Short Story Theories

A Twenty-First-Century Perspective

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Editor: Viorica Patea
Short Story Theories: A Twenty-First-Century Perspective problematizes different aspects of the renewal and development of the short story. The aim of this collection is to explore the most recent theoretical issues raised by the short story as a genre and to offer theoretical and practical perspectives on the form. Centering as it does on specific authors and on the wider implications of short story poetics, this collection presents a new series of essays that both reinterpret canonical writers of the genre and advance new critical insights on the most recent trends and contemporary authors. Theorizations about genre reflect on different aspects of the short story from a multiplicity of perspectives and take the form of historical and aesthetic considerations, gender-centered accounts, and examinations that attend to reader-response theory, cognitive patterns, sociolinguistics, discourse analysis, postcolonial studies, postmodern techniques, and contemporary uses of minimalist forms. Looking ahead, this collection traces the evolution of the short story from Chaucer through the Romantic writings of Poe to the postmodern developments and into the twenty-first century.
This volume will prove of interest to scholars and graduate students working in the fields of the short story and of literature in general. In addition, the readability and analytical transparence of these essays make them accessible to a more general readership interested in fiction.
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Biographical Note

Viorica Patea is Associate Professor of English and American Literature at the University of Salamanca. She is co-editor of Critical Essays on the Myth of the American Adam (2001) and Modernism Revisited: Transgressing Boundaries and Strategies of Renewal in American Poetry (2007). She is author of a book on the poetry of Sylvia Plath, Entre el mito y la realidad: Aproximación a la obra poética de Sylvia Plath (1989); a study on T.S. Eliot’s The Waste Land (2000); and essays on Ezra Pound, Emily Dickinson, E.A. Poe, Nathaniel Hawthorne, Walt Whitman, etc. In addition, she has published studies in comparative literature in the area of witness literature of East-European countries and has edited, translated and analyzed the works of Nicolae Steinhardt (2007) and Ana Blandiana (2008, 2011).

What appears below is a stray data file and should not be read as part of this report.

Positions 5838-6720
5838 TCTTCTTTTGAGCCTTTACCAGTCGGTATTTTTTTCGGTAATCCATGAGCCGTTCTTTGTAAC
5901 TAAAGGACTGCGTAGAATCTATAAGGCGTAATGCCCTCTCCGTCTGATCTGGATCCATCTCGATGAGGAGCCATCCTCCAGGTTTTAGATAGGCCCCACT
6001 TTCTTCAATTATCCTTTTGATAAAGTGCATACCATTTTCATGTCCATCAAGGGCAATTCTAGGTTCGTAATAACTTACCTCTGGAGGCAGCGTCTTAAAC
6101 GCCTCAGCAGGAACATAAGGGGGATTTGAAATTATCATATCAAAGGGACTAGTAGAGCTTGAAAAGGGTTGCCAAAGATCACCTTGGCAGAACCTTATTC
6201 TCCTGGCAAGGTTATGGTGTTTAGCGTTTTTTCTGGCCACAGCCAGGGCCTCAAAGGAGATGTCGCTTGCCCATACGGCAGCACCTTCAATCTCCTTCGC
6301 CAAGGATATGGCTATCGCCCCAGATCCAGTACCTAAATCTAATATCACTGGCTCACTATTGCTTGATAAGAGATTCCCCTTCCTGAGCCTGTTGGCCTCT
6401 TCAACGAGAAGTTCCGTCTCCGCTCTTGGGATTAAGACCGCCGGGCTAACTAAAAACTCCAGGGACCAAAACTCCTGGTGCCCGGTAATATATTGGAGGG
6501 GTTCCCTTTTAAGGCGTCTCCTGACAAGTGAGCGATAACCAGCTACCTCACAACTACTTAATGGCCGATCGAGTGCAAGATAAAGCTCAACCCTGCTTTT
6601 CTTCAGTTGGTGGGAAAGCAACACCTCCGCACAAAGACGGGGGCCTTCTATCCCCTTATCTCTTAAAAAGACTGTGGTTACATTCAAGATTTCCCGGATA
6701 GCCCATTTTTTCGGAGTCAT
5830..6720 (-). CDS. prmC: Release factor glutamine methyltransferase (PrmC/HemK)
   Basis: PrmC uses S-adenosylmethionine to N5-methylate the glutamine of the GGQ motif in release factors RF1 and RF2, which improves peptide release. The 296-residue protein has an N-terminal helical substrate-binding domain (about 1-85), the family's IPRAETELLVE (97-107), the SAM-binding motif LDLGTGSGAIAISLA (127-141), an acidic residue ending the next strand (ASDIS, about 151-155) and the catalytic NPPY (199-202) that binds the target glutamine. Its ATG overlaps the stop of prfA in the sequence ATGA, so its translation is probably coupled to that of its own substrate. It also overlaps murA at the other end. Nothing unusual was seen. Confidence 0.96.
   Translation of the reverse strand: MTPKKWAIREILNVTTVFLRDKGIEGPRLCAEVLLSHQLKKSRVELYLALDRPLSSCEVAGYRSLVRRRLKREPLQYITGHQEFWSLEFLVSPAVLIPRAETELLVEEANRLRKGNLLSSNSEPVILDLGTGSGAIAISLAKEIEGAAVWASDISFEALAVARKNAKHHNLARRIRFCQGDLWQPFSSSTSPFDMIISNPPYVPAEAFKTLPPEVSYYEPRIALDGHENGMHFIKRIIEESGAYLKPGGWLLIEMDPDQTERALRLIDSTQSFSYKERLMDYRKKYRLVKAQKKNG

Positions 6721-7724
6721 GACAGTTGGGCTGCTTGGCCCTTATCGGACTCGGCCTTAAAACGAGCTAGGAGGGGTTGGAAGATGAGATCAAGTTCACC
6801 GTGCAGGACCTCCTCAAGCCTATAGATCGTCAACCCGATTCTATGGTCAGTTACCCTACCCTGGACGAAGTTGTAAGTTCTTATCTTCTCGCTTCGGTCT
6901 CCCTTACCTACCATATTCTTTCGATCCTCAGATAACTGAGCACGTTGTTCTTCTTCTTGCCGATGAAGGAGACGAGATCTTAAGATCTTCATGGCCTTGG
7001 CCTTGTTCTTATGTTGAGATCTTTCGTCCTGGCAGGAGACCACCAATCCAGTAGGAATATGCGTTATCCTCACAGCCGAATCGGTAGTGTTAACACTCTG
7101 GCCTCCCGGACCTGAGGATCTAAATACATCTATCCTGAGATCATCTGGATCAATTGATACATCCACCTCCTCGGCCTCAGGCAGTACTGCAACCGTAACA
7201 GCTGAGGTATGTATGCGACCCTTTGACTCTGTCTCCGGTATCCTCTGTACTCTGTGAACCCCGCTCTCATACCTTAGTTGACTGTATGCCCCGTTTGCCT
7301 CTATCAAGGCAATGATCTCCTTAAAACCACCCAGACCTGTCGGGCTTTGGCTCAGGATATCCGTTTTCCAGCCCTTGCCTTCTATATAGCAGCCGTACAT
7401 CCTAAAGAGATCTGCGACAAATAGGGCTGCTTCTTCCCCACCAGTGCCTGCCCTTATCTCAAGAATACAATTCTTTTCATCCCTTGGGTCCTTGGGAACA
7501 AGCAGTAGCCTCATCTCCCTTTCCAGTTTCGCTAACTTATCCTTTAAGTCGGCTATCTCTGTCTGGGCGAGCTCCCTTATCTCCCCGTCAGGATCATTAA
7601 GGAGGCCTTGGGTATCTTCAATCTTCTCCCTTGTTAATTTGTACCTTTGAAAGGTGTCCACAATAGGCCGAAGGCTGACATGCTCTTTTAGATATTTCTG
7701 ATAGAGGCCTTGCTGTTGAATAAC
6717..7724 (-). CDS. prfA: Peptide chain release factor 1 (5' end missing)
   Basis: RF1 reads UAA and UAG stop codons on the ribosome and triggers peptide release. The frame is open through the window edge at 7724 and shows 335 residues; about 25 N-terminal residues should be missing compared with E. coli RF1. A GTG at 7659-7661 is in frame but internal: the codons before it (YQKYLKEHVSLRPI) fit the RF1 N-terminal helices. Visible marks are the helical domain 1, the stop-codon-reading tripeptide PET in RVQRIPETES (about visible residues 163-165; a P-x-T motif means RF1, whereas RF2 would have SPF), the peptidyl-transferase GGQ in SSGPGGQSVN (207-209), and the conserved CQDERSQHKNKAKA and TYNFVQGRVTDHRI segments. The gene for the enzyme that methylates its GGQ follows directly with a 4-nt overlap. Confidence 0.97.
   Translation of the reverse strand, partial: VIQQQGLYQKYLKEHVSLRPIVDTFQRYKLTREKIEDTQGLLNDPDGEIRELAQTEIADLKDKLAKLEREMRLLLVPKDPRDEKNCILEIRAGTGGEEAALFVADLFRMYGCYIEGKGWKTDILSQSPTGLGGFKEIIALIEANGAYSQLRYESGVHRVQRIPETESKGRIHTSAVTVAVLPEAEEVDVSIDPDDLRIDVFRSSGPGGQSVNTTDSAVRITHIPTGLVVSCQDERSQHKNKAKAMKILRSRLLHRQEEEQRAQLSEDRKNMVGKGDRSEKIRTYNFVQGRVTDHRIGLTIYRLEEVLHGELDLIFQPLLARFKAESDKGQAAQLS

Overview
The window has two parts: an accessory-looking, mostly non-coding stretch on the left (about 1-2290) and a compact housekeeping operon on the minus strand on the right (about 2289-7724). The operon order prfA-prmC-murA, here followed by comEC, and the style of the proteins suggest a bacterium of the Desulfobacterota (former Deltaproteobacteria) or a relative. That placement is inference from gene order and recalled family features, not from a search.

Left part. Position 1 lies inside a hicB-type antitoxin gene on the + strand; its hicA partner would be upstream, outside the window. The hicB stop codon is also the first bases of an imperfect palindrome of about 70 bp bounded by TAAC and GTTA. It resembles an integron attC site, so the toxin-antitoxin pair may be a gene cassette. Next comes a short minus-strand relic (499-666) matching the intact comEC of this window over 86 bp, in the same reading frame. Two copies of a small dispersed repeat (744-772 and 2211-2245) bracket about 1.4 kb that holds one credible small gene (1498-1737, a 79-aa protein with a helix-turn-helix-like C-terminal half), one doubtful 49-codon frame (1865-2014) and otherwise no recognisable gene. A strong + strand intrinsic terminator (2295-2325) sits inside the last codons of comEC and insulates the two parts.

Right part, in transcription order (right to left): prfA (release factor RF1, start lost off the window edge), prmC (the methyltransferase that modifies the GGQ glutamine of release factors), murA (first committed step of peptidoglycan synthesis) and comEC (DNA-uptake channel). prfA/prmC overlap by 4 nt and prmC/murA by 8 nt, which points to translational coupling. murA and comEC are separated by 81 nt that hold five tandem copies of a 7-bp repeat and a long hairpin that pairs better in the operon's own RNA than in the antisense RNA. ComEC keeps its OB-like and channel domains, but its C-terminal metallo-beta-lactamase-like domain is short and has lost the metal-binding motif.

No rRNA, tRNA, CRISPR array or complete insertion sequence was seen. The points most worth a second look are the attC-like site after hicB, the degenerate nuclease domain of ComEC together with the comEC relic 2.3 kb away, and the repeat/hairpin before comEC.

Review Quote

Short Story Theories has been awarded the Javier Coy Biennial Research Awards 2013 for best edited volume. The goal of these awards is to promote high-quality scholarship in the field of American Studies, and to celebrate the originality and excellence of research carried out within SAAS. - www.saasweb.org

“Viorica Patea, the editor of Short Story Theories - a Twenty-First Century Perspective, is to be congratulated. Any book that brings together renowned academic specialists in the genre, such as Charles May, author of seminal works like The Short Story: The Reality of Artifice, and editor of Short Story Theories and New Short Story Theories, or post-modern specialist, Farhat Iftekharuddin, with a range of talented scholars mostly working in Spain, is bound to be of interest to scholars specialising in narrative. […]It is a recommendable addition to any short-story specialists’ library.”
– John Style (Universidad Rovira I Virgili), in miscelánea: a journal of english and american studies 48, 2013, pp. 149-153

Table of contents

Acknowledgements
The Beginnings of the Short Story and the Legacy of Poe
Viorica Patea: The Short Story: An Overview of the History and Evolution of the Genre
Antonio López Santos: The Paratactic Structure in the Canterbury Tales: Two Antecedents of the Modern Short Story
Peter Gibian: Anticipating Aestheticism: The Dynamics of Reading and Reception in Poe
Erik Van Achter: Revising Theory: Poe’s Legacy in Short Story Criticism
The Linguistic Turn: Discourse Analysis, Cognitive Theories and Pragmatism
Per Winther: Frames Speaking: Malamud, Silko, and the Reader
Pilar Alonso: A Cognitive Approach to Short Story Writing
Consuelo Montes-Granado: Code-Switching as a Strategy of Brevity in Sandra Cisneros’ Woman Hollering Creek and Other Stories
Borders, Postcolonialism, Orality, and Gender
Carolina Núñez-Puente: The Yellow Hybrids: Gender and Genre in Gilman’s Wallpaper
Rebeca Hernández: Short Narrations in a Letter Frame: Cases of Genre Hybridity in Postcolonial Literature in Portuguese
María Jesús Hernáez Lerena: Short-Storyness and Eyewitnessing
Teresa Gibert: Margaret Atwood’s Art of Brevity: Metaphorical Conceptualization and Short Story Writing
Farhat Iftekharuddin: Body Politics: Female Dynamics in Isabel Allende’s The Stories of Eva Luna
Postmodernism and the Twenty-first Century: Intertextuality, Minifiction, Serial Narration
Luisa María González Rodríguez: Intertextuality and Collage in Barthelme’s Short Fiction
Santiago Rodríguez Guerrero-Strachan: Realism and Narrators in Tobias Wolff’s Short Stories
Lauro Zavala: The Boundaries of Serial Narrative
Charles May: The American Short Story in the Twenty-first Century
Notes on Contributors
Index

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